ORIGINAL RESEARCH article
The Broad Habitat Spectrum of the CL500-11 Lineage (Phylum Chloroflexi), a Dominant Bacterioplankton in Oxygenated Hypolimnia of Deep Freshwater Lakes
- 1Center for Ecological Research, Kyoto University, Otsu, Japan
- 2Bioproduction Research Institute, National Institute of Advanced Industrial Science and Technology, Tsukuba, Japan
- 3Limnological Station, Institute of Plant and Microbial Biology, University of Zurich, Zurich, Switzerland
- 4CNR-IRSA Institute of Water Research, Microbial Ecology Group, Verbania, Italy
CL500-11 (phylum Chloroflexi) is one of the most ubiquitous and abundant bacterioplankton lineages in deep freshwater lakes inhabiting the oxygenated hypolimnion. While metagenomics predicted possible eco-physiological characteristics of this uncultured lineage, no consensus on their ecology has so far been reached, partly because their niche is not clearly understood due to a limited number of quantitative field observations. This study investigated the abundance and distribution of CL500-11 in seven deep perialpine lakes using catalyzed reporter deposition-fluorescence in situ hybridization (CARD-FISH). Samples were taken vertically (5–12 depths in each lake) and temporally (in two lakes) at the deepest point of the lakes located in Switzerland, Italy, and Austria with varying depth, trophic state, mixing regime, and water retention time. The results showed a dominance of CL500-11 in all the lakes; their proportion to total prokaryotes ranged from 4.3% (Mondsee) to 24.3% (Lake Garda) and their abundance ranged from 0.65 × 105 (Mondsee) to 1.77 × 105 (Lake Garda) cells mL-1. By summarizing available information on CL500-11 occurrence to date, we demonstrated their broad habitat spectrum, ranging from ultra-oligotrophic to meso-eutrophic lakes, while low abundances or complete absence was observed in lakes with shallow depth, low pH, and/or short water retention time (<1 year). Together with available metagenomic and geochemical evidences from literatures, here we reviewed potential substrates supporting growth of CL500-11. Overall, the present study further endorsed ubiquity and quantitative significance of CL500-11 in deep freshwater systems and narrowed the focus on their physiological characteristics and ecological importance.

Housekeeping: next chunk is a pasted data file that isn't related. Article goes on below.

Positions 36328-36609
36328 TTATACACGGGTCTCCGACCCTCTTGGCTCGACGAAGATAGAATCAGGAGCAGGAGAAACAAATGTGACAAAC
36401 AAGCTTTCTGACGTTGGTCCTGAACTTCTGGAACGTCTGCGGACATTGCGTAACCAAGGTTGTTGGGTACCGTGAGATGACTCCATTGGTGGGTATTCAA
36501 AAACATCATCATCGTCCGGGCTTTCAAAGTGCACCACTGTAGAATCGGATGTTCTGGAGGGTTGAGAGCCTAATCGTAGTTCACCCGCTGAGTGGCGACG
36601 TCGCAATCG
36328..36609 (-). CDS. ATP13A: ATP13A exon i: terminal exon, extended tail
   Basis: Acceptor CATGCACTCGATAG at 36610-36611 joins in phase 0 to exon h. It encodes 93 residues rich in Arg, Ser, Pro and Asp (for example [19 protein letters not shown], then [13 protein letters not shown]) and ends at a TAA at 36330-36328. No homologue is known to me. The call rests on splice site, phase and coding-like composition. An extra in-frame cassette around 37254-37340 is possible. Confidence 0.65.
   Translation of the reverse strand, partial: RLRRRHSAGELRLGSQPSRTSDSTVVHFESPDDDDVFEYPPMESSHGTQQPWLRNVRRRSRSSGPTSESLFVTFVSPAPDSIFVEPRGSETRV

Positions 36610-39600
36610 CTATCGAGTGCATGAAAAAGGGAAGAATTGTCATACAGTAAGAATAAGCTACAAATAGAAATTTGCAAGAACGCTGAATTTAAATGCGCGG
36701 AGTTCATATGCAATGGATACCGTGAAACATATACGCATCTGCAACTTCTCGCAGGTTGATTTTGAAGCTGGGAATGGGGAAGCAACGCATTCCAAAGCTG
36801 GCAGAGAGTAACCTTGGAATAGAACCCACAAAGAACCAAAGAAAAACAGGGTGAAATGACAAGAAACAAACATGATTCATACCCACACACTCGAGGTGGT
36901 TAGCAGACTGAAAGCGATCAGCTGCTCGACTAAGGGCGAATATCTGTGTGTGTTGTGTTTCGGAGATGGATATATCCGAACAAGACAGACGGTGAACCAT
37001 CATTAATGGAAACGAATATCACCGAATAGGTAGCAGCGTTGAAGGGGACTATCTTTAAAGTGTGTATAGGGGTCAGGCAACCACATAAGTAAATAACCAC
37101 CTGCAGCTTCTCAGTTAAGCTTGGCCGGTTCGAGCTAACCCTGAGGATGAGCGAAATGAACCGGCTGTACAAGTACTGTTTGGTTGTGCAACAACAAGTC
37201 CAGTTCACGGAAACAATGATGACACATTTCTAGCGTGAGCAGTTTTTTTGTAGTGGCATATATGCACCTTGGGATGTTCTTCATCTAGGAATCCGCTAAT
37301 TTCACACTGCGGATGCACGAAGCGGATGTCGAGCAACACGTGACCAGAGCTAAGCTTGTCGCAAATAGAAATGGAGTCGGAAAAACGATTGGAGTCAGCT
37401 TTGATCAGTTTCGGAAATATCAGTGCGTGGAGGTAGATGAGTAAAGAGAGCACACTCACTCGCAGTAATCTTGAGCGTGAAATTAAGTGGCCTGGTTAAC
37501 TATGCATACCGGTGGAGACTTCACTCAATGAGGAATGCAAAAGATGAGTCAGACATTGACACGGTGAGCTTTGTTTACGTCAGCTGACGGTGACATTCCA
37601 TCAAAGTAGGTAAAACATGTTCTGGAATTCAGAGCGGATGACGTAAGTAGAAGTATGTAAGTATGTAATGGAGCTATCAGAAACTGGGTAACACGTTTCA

In thermally stratified lakes, the water layer below the thermocline is defined as hypolimnion. In deep lakes this large volume of water is generally oxygenated throughout the year due to (i) winter vertical mixing, (ii) downward intrusion of oxygenated cold water from rivers (Ambrosetti et al., 2010), and (iii) low oxygen consumption due to their oligo- to mesotrophic conditions. In those lakes, the oxygenated hypolimnion accounts for the major parts in volume, and thus, their microbial composition is of significant importance in overall biogeochemical processes.